Nothing beats going to a live event. And we are doing it more and more these days.
Take the UK. Last year, Brits spent 10.2% more on experiences than in 2016, says Barclaycard, who process nearly half of all credit and debit card transactions in the UK.
In 2016, audiences for live music events rose a whopping 12% on the previous year, reports UK Music.
And it's not just Brits who are attending more live events than ever before. Live Nation, the world's biggest live entertainment group, announced record revenues for the sixth consecutive year - up 15% in 2016.
But creating a special event that everybody is talking about is not easy. It often involves a combination of a great entertainer, awesome sound and dazzling visuals. Here's how the 3D animation software Cinema 4D helps...
What Makes a Great Live Event?
Naturally, the prime draw is who is doing the entertaining. But to make them a success, they need support. Typically, that's sound, light and visuals. If any of those suck, they can really pull down the impact of an event. Any event needs to try and ensure that every attendee feels like they got good value for money and that they enjoyed themselves. Do that and they'll tell other people to attend, share on social media, and maybe they'll even come again to a future event.
Perhaps the most critical type of event to pull off well is live music. The music industry has been hit hard by the mass of piracy in recent years. From 2000 to 2016, global recorded music sales plummeted 32.7% according to the Global Music Report 2017.
Musicians now heavily rely on live events to bring in revenue to support their work, and this is an area that has been skyrocketing. Over that same 2000 to 2016 period, North American concert industry ticket sales rose from $1.7 billion to $7.3 billion, a rise of 429%, reports Variety.
Justin Bieber's Purpose Tour
A great example of wowing on all aspects is Justin Bieber's Purpose tour.
Taking in 141 shows in six continents over 16 months, Purpose was seen by 2,805,481 people, earning a total gross of $257 million.
"The concert was sublime vocally, visually and musically," wrote Andrew Matson for Rolling Stone magazine. "Justin Bieber was ostensibly charged ... dancing in a hail of sparks and through sheets of water, performing a thoroughly professional 90-minute arena spectacle."
It's a great example of where all the aspects have been polished to ensure that the audience were wowed from start to finish. Purpose was Bieber's third world tour and you can bet that loads of the audience have been to his previous tours because he puts on a stunning event.
"His show opener was a dance and special effects spectacle to Where Are You Now and the crowd went wild… Justin, you should definitely Love Yourself because that was one hell of a show," raved Alana Fearon in the Irish Mirror.
As you can see from the above movie, the visuals really add some excitement to the show. Justin Bieber worked closely with Los-Angeles-based Possible to ensure that his singing and movements worked beautifully with the animated backgrounds. Possible used a combination of tools including Cinema 4D to create 22 full-song scenics, as well as three intros and interstitials. If you'd like to know more about this project, here's a great article on how Cinema 4D was used on the Purpose tour by Meleah Maynard.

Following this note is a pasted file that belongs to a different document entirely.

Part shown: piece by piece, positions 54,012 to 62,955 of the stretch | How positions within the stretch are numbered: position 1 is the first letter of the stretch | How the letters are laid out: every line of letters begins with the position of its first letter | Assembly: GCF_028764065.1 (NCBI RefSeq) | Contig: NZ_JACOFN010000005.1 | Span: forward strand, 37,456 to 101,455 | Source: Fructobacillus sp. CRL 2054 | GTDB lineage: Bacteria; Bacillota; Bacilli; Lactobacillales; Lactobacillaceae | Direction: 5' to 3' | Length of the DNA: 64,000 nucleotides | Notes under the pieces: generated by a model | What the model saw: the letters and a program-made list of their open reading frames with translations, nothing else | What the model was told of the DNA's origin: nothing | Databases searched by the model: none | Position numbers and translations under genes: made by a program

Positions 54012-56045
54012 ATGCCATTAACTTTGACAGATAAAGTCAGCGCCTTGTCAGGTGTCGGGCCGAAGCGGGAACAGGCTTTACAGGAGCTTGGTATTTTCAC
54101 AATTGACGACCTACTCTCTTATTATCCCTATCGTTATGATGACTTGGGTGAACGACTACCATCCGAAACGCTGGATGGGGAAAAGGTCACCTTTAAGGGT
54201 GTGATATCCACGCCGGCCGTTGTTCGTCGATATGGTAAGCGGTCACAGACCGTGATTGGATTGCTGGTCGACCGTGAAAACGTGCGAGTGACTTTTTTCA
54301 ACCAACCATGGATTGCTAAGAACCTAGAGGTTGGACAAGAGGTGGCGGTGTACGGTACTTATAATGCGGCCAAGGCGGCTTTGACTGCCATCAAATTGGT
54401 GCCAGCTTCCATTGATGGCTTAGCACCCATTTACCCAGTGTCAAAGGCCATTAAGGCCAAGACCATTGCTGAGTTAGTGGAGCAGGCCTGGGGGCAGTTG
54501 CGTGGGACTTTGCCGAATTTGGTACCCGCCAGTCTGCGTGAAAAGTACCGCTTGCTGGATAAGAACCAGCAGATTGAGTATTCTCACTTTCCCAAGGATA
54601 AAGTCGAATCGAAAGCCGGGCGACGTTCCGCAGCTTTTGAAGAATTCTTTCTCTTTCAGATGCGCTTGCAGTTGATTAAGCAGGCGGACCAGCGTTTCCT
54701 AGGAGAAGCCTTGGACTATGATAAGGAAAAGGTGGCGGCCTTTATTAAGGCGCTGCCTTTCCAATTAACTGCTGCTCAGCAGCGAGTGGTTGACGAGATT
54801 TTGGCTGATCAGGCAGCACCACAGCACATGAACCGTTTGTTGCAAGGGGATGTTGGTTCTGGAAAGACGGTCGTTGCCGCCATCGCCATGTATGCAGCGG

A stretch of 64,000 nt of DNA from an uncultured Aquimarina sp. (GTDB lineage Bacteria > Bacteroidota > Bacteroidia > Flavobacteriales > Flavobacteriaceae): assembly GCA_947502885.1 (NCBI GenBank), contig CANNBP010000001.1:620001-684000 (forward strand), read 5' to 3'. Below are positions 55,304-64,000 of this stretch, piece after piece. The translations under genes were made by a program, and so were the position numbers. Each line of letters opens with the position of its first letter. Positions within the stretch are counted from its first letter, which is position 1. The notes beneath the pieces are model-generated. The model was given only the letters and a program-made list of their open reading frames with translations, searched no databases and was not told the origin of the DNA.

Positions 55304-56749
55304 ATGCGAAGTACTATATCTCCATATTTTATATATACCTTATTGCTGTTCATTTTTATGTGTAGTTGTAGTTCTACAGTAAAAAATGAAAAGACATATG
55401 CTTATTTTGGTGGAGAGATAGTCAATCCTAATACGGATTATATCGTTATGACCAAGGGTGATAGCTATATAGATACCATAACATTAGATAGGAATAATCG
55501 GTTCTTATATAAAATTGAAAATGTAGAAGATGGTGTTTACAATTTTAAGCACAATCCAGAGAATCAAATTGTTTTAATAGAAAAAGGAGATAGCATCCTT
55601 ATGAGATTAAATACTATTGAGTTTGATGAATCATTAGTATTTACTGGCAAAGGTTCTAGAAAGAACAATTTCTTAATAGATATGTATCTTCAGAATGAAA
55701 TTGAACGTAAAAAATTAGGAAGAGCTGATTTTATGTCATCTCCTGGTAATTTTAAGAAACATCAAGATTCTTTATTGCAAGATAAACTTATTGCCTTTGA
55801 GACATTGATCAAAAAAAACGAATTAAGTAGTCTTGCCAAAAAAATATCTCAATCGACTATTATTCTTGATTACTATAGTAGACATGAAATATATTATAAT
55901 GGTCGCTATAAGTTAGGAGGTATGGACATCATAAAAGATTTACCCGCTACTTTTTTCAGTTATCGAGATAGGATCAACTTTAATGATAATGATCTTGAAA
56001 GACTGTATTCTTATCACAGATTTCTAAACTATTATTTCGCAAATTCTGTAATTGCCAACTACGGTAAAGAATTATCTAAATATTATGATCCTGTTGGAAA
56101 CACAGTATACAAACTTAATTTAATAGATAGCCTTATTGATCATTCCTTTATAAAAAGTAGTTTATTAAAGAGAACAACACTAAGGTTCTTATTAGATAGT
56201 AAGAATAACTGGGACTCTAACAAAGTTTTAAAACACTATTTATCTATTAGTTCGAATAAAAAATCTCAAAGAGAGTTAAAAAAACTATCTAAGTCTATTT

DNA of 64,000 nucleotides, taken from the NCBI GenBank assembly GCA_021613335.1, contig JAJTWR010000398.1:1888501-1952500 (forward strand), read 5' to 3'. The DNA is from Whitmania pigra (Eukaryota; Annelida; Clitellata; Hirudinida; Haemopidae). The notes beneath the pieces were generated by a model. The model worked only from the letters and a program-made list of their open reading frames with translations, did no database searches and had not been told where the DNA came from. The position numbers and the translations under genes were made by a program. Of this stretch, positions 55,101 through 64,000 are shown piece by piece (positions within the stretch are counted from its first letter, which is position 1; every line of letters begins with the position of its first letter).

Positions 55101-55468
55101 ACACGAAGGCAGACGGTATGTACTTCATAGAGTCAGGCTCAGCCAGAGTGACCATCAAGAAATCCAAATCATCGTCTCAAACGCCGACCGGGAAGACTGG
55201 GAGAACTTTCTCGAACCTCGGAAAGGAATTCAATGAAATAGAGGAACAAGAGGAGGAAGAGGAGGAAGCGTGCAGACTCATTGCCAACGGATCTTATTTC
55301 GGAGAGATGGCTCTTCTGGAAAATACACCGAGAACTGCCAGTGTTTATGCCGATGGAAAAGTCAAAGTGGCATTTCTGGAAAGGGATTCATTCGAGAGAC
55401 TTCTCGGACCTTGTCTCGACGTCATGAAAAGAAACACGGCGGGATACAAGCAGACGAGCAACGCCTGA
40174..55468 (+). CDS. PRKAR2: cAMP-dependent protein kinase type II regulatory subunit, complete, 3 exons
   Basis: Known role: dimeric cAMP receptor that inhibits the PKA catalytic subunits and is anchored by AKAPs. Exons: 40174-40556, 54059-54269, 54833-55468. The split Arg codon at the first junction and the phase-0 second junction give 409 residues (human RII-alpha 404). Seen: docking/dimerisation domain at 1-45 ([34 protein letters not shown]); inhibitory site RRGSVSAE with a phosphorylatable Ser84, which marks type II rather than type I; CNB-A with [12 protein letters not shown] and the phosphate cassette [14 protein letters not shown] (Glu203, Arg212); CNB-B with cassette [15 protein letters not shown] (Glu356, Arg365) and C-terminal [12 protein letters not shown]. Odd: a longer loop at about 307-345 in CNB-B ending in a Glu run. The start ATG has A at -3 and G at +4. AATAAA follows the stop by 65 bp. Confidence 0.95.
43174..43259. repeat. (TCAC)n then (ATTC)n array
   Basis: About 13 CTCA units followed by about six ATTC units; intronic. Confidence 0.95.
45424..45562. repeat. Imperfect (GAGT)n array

Sydney Opera House: Lighting the Sails
Here's an example where the star of the show is a building: the Sydney Opera House. You might want to scrub through as it's a 90-minute movie!
This example is from Vivid Live, a summer festival which transforms Sydney into a wonderland of light, colour and music. The 'Lighting the Sails' event turned the iconic building into a breathtaking animated canvas. Cinema 4D was among the tools used to create the animation that was projected onto the sails.
Luxx collaborated with Spinifex to create around eight minutes of the 15-minute production used on the sails. Although regular footage could have been used, 3D software provides a lot of control to match the content to the architecture. Luxx created a bunch of CG content in Cinema 4D, including a butterfly, jellyfish, octopus and so much more. You can read more about this project in the Audio Creatures article by Meleah Maynard.
Shard Lighting Display - New Year's Eve
Did you know that you can use Cinema 4D to control real lights? The Shard, London's tallest building at 310m, was turned into a stunning display of light to celebrate New Year's Eve in 2015 by Jason Bruges Studio. The light show ran every evening, from Friday 19th December until the end of the year. As you can see from the movie, the light effects are extremely complicated and feature moving lights.
It was up to the artists and technicians at Jason Bruges Studio to figure out how to achieve this effect without spoiling the surprise before the project went live. Cinema 4D was used to pre-visualize the project on a 3D model of the Shard, so the team could experiment with how to position the lights. Then came the headache of how to control the lights for the real show. Here, the studio created a special plugin for Cinema 4D to operate the lights, which drove the live light show. For more info on this project, check out this Tripping the Light Fantastic article by Steve Jarratt.
Fancy Trying Cinema 4D Yourself?
Easy to use, powerful, stable and fast. If you'd like to try Cinema 4D and have a go with all the powerful features on offer, then be sure to grab yourself a free trial. The trial gives you access to virtually all of Cinema 4D's features, and you can also activate it, which will allow you to save scenes for 42 days. Simply fill out the form on the link below to get started!